Imagine you’re a virus — but not just any virus. You’re a bacteriophage, or a virus that specifically attacks bacteria.
You operate by invading a bacterium and hijacking its cellular machinery to overwhelm and devour it while producing more copies of yourself. You grow more powerful by moving on to an adjacent bacterium and devouring it too. Soon, you’ll conquer the world!
Or you might, if not for one problem: Many bacteria have an adaptive defense system that can recognize foreign DNA and use a special molecular scalpel to cleave it from their cells and destroy it.
Moreover, this adaptive defense mechanism performs double duty as a sort of genetic tape recording that remembers previous phage attacks and how to respond to them, providing immunization against future phage attacks of a similar type.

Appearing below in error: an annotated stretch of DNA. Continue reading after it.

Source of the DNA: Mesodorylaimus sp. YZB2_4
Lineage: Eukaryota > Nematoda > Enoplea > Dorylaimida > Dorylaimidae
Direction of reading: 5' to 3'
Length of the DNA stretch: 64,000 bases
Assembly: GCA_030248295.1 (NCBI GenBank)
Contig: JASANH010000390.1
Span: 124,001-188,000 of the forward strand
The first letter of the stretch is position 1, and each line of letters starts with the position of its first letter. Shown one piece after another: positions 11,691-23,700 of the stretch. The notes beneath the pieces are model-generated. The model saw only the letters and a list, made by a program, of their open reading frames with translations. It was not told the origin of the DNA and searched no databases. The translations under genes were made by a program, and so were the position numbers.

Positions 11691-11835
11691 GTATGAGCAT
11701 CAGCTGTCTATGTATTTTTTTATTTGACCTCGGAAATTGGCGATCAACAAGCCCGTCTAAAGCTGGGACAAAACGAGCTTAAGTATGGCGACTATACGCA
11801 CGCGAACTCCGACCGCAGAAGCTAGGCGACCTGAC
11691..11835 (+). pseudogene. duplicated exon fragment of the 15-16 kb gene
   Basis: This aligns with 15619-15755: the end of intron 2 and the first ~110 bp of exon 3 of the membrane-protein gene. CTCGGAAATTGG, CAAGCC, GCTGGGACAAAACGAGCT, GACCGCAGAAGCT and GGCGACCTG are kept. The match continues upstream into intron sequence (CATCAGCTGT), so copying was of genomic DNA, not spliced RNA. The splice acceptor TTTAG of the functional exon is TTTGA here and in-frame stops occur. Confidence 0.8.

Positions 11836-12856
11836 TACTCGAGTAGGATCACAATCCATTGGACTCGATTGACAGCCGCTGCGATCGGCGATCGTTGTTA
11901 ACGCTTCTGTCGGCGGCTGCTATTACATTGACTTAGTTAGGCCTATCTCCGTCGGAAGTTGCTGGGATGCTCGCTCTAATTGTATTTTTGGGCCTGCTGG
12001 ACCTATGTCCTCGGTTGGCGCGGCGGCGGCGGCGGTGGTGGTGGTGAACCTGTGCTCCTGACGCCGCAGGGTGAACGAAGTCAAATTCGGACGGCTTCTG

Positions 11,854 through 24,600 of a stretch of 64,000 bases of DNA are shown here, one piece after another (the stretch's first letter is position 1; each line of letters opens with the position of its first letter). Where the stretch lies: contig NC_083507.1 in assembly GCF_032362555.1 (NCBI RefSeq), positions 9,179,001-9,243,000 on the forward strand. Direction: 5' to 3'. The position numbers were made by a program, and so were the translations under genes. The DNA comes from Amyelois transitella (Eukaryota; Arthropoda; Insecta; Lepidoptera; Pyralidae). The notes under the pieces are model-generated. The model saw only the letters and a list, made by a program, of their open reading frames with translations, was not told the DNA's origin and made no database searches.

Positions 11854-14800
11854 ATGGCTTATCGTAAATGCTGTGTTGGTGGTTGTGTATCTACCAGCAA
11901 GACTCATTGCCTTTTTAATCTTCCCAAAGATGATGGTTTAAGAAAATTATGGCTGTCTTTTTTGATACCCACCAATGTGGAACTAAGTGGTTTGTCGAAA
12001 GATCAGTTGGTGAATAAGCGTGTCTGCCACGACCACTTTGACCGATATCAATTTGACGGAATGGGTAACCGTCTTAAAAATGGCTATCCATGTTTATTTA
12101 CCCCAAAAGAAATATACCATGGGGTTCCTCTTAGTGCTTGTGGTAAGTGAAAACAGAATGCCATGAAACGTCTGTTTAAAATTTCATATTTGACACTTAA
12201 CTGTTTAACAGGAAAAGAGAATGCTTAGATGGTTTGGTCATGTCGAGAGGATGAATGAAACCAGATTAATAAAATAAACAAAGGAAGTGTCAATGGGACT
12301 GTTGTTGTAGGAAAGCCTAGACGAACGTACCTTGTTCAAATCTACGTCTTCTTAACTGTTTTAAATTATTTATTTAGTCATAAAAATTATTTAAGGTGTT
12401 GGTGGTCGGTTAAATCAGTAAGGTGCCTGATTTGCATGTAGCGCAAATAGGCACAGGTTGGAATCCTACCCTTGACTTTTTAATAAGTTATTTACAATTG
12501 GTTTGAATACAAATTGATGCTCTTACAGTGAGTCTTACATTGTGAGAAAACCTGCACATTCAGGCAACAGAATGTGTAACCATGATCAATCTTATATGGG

You, virus, have been foiled by a tool known as CRISPR, a microbial adaptive immune system that has been co-opted into a cut-and-replace gene-editing system currently taking the scientific world by storm. CRISPR has potential applications for crop production, agricultural biotechnology and a myriad of other important processes and industries. It promises to be a Swiss army knife for genome editing in life forms ranging from bacteria to humans.
While researchers across the globe are quickly jumping on the bullet train that is the CRISPR bandwagon, a pioneering NC State professor has spent more than a decade helping move the bandwagon forward, authoring dozens of refereed journal articles and chalking up around 20 patents along the way.
Read more in the NC State News story.